(Host) Vermont’s legislative session has entered its fourth month and the work for the dozens of lobbyists has become more intense. The most recent lobbyist spending reports show that business groups and the state’s largest health insurance company are the top spenders this year.
VPR’s John Dillon reports.
(Dillon) Blue Cross and Blue Shield of Vermont want support for a bill that would allow it to set up a for-profit subsidiary that could sell stock to outside investors. The proposal is controversial and the state insurance department is lukewarm on the idea. A consumer advocate has questioned whether it makes sense to add the profit motive to health care delivery.
To make sure its story gets told, Blue Cross is using fifteen lobbyists to work the halls of the Statehouse, including a former state insurance commissioner whose company helped draft the legislation. Blue Cross has spent the most so far this yearÂ– about $40,400 through the end of February. The final total for the session will be available later this summer. Company spokesman Leigh Tofferi says the bill is needed for Blue Cross to improve its financial situation:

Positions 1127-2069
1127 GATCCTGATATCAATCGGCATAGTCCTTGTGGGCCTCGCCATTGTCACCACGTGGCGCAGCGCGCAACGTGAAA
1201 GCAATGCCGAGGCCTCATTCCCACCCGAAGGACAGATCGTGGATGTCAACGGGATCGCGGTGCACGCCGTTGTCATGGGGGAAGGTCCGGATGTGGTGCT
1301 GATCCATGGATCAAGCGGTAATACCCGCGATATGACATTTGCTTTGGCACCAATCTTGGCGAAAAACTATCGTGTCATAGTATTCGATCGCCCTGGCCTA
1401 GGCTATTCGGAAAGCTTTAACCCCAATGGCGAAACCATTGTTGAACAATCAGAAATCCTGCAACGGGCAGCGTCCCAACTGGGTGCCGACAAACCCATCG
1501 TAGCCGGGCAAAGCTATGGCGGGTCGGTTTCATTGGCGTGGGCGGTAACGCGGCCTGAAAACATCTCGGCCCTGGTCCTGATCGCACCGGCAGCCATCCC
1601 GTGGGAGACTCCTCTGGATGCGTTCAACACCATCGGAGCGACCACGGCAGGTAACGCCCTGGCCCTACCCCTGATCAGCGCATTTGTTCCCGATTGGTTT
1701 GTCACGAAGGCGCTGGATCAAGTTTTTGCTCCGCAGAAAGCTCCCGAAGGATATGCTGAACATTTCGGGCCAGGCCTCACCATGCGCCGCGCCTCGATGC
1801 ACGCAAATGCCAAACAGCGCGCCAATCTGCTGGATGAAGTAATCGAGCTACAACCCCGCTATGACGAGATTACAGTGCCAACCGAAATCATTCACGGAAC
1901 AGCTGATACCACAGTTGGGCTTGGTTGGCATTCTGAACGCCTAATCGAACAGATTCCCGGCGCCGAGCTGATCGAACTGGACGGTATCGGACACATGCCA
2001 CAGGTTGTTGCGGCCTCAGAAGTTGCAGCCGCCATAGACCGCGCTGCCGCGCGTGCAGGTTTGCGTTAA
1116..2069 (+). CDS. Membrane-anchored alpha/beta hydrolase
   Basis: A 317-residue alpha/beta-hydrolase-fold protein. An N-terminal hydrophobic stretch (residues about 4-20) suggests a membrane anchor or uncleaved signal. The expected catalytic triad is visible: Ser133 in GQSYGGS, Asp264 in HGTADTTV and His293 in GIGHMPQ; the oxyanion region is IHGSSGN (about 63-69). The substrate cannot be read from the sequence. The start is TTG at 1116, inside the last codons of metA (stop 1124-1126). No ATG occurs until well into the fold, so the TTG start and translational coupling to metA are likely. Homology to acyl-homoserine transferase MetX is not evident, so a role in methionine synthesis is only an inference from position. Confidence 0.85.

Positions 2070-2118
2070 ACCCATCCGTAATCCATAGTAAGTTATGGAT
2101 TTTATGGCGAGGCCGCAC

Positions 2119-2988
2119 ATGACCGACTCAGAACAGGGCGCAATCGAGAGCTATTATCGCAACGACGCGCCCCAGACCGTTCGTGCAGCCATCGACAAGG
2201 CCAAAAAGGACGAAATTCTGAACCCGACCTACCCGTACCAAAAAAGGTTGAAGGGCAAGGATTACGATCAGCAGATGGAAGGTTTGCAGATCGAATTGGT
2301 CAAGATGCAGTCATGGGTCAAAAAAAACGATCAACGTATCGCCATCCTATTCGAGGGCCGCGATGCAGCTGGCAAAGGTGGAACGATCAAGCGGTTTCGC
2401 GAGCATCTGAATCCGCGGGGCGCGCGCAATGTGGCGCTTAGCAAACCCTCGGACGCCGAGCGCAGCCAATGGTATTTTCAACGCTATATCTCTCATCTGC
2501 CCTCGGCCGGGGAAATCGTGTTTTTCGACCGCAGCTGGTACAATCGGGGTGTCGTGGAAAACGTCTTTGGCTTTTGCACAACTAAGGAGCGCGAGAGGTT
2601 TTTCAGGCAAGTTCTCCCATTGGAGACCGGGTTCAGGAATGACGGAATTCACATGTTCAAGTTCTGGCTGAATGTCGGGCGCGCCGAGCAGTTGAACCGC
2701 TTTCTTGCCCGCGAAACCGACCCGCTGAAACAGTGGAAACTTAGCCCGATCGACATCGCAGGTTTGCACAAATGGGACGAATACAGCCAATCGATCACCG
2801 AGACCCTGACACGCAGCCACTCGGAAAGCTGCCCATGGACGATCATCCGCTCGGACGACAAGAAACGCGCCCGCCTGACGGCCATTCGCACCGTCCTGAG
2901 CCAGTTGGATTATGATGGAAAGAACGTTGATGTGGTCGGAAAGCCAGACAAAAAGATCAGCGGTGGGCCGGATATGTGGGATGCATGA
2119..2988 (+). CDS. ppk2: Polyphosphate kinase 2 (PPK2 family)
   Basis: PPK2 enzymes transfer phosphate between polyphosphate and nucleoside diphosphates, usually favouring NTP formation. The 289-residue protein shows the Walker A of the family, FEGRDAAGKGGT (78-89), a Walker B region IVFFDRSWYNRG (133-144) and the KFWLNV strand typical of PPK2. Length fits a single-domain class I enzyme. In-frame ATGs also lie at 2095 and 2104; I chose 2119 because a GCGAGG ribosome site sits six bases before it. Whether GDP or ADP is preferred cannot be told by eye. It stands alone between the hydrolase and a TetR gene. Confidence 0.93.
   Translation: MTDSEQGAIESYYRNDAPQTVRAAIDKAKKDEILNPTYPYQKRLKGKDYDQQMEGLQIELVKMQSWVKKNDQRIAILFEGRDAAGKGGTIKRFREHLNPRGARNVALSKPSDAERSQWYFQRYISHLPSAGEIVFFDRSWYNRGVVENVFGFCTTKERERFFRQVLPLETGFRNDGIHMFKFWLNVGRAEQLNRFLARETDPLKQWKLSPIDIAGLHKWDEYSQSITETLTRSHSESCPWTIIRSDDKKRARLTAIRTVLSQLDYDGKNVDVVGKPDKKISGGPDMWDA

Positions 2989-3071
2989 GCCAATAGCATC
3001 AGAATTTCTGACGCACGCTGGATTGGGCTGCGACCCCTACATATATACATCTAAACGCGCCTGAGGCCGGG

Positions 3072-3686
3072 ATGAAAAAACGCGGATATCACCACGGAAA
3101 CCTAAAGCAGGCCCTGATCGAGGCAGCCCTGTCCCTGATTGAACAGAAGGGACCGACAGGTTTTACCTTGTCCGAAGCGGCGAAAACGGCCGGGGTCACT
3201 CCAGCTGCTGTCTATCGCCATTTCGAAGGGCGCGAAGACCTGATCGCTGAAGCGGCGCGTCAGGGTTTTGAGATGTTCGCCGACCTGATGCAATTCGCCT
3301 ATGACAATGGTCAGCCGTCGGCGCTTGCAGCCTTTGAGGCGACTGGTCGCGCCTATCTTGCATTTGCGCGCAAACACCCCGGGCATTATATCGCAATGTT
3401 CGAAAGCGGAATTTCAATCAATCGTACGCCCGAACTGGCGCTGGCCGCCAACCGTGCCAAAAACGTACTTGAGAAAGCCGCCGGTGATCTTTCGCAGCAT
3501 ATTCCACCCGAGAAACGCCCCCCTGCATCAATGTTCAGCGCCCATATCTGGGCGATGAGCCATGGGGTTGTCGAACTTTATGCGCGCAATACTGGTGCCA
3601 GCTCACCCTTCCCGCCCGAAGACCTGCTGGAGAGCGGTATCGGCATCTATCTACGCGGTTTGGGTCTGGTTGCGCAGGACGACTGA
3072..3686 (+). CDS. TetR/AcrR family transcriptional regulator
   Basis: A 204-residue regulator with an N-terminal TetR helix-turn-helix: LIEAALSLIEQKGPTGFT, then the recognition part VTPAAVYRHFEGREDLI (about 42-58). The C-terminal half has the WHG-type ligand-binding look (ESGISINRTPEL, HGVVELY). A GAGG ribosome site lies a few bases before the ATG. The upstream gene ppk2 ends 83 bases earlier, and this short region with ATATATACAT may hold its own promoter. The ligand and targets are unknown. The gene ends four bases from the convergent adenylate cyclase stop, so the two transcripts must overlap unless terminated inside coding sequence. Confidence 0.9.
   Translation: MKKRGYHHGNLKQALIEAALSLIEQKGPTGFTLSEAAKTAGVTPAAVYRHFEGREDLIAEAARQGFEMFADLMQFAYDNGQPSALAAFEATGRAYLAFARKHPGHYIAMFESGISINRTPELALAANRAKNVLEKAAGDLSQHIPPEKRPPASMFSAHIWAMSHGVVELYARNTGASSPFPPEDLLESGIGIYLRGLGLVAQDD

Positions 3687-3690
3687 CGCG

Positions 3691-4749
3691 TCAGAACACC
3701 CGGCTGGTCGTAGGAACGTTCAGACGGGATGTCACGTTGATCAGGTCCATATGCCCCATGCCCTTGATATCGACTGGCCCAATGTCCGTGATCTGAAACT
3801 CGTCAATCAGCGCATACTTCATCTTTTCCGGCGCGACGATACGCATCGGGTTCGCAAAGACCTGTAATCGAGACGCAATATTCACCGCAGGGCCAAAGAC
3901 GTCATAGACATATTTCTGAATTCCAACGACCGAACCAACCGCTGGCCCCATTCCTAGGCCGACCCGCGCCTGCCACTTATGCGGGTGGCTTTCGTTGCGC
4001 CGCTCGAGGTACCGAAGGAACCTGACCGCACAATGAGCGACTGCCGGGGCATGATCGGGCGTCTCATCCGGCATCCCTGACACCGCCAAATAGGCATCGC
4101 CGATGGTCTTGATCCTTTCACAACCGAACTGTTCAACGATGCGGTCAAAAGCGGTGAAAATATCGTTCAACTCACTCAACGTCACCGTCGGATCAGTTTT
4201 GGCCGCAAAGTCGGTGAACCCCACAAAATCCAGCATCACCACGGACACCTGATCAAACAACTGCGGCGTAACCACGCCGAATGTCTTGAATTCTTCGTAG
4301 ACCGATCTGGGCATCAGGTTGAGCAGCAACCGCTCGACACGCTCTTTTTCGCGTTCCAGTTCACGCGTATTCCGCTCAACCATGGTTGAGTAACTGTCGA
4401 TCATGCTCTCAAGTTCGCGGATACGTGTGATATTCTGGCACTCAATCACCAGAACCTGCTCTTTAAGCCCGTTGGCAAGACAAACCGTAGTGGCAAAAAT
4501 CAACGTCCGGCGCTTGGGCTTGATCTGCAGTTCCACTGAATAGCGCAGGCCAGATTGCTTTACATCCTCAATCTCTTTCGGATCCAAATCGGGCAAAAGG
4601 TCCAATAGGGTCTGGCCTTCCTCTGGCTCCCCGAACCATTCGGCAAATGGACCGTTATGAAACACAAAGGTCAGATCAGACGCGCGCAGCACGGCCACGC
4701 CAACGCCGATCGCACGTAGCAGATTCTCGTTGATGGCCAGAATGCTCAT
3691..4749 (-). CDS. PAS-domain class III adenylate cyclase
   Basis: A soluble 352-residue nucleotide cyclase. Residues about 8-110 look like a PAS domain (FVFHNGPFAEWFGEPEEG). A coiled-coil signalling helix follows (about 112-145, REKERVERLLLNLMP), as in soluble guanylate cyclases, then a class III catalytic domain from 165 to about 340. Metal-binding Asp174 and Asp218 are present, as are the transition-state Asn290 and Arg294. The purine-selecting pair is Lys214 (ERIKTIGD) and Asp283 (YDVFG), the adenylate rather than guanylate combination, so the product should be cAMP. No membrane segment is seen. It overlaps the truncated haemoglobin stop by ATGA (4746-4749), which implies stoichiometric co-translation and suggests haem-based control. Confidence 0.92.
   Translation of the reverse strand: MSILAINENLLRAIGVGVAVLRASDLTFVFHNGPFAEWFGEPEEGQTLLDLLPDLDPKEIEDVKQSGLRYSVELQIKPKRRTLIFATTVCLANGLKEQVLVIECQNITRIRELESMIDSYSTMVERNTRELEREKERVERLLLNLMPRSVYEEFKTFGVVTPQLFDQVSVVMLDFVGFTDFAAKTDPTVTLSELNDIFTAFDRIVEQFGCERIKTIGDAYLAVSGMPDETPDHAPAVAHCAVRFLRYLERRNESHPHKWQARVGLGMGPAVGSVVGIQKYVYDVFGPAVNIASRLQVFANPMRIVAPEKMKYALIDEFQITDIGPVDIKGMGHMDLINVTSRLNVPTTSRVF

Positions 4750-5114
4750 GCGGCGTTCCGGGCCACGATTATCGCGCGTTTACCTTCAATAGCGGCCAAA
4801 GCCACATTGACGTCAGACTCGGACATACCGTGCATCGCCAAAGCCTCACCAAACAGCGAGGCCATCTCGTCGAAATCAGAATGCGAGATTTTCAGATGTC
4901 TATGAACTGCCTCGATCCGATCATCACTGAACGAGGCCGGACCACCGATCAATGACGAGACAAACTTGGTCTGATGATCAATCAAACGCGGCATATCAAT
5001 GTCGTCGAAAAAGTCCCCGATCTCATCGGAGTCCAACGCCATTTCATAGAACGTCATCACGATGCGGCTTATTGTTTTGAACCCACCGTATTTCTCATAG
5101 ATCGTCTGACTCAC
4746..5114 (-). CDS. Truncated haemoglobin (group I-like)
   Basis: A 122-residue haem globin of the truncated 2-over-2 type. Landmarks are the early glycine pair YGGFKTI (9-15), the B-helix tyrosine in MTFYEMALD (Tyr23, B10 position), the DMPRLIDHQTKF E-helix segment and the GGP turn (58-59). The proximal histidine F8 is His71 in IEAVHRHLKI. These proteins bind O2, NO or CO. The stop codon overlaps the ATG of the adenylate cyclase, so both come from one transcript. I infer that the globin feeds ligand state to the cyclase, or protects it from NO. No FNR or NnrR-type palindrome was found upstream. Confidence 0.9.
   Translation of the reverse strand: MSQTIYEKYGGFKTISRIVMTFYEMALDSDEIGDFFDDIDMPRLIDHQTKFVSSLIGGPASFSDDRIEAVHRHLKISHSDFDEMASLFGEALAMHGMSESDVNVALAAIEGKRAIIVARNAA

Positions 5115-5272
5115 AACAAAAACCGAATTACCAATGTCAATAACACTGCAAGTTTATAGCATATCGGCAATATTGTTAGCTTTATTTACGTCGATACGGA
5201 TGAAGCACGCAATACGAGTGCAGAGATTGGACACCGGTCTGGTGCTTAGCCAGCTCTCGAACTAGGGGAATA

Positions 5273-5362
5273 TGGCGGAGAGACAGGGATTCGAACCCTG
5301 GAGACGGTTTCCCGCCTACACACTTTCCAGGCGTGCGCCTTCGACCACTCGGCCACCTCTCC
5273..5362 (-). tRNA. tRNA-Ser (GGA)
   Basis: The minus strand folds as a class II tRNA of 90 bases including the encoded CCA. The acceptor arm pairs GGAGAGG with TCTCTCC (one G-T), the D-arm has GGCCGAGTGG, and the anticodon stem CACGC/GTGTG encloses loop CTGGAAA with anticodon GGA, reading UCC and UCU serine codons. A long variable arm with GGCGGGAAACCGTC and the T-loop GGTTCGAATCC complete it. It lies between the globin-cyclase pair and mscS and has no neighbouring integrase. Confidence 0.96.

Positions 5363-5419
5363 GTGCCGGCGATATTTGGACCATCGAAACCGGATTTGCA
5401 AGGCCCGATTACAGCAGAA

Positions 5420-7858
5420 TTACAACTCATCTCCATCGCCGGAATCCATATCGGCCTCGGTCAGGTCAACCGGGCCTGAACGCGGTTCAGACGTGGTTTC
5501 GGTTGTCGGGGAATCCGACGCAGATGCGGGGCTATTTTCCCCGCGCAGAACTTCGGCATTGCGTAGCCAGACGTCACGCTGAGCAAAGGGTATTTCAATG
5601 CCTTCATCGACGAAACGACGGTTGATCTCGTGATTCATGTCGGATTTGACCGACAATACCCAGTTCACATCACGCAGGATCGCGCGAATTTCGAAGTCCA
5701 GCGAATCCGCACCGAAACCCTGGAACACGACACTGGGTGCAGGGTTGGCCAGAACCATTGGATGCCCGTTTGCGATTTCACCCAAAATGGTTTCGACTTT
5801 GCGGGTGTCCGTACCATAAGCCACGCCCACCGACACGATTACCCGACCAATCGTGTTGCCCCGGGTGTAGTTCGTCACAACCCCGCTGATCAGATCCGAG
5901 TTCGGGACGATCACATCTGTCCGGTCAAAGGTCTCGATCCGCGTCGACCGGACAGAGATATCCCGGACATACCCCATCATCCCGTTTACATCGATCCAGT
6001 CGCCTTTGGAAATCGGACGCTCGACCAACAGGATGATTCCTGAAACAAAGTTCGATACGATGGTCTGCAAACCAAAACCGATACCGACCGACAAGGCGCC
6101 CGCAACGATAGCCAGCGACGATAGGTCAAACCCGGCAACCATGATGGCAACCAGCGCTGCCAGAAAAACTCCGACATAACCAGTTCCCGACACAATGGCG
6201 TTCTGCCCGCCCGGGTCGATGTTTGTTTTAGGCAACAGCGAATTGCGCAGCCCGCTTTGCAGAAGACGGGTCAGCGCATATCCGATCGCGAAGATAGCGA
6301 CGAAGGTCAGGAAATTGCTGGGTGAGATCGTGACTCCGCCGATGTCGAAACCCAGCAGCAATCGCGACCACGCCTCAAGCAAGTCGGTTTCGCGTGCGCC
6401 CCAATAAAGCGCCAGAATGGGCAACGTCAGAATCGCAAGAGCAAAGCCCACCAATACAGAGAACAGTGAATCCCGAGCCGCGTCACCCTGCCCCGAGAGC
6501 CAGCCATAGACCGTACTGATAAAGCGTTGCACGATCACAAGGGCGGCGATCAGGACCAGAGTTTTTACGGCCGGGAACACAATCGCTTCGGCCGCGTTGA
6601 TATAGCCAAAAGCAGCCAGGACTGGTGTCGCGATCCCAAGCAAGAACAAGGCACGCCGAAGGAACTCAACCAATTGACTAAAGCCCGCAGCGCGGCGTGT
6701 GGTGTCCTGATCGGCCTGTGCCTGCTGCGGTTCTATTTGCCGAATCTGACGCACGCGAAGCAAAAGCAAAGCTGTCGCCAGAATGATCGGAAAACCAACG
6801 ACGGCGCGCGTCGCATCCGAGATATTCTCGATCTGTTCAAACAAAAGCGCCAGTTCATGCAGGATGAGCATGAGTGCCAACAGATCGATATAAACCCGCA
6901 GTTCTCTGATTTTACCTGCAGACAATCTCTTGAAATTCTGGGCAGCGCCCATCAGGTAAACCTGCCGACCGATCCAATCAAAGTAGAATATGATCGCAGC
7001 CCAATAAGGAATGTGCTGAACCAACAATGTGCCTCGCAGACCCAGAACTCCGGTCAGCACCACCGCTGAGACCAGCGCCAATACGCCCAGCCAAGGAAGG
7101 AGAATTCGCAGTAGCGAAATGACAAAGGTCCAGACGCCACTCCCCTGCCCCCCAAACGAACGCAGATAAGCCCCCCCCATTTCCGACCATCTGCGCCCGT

(Tofferi) “Due to the importance of this …bill, we’ve added a couple of other firms to help us in drafting the legislation and doing the necessary research to make sure we have a well reasoned, and well thought-out approach to the problems that we’re facing.”
(Dillon) The Vermont Public Interest Research Group is studying the Blue Cross bill. VPIRG Director Paul Burns says he’s concerned about the scale of the company’s lobbying effort:
(Burns) “Vermont’s a small state and I think a red flag naturally goes up whenever you see a single company or even an industry group retain 14 or 15 different paid lobbyists at a time. From a good government perspective, we’re concerned about the overwhelming influence that that many lobbyists can have in the Legislature. They may in fact drown out the legitimate questions raised by others.”
(Dillon) Two business groups from Chittenden County are also big spenders in the Statehouse this year. The Lake Champlain Regional Chamber of Commerce and the Greater Burlington Industrial Corporation want the Legislature to rewrite a law regulating stormwater pollution. Former Water Resources Board Chairman Dale Rocheleau was hired to draft the legislation.
The bill has already passed the House. It overturns a state Water Resources Board decision that the business community says is a barrier to development. Last week the federal Environmental Protection Agency said the bill conflicts with federal law. Chamber lobbyist Sherri Larson cites the stormwater bill as this year’s top priority:
(Larson) “Stormwater Â– because it’s a very, very technical issue Â– is a more expensive issue to cover. We’ve had to retain a lawyer and hire outside expertise.”
(Dillon) Larson says the Chamber is also working very hard on technical education issues as well as funding for a highway project in Chittenden County.
For Vermont Public Radio, I’m John Dillon.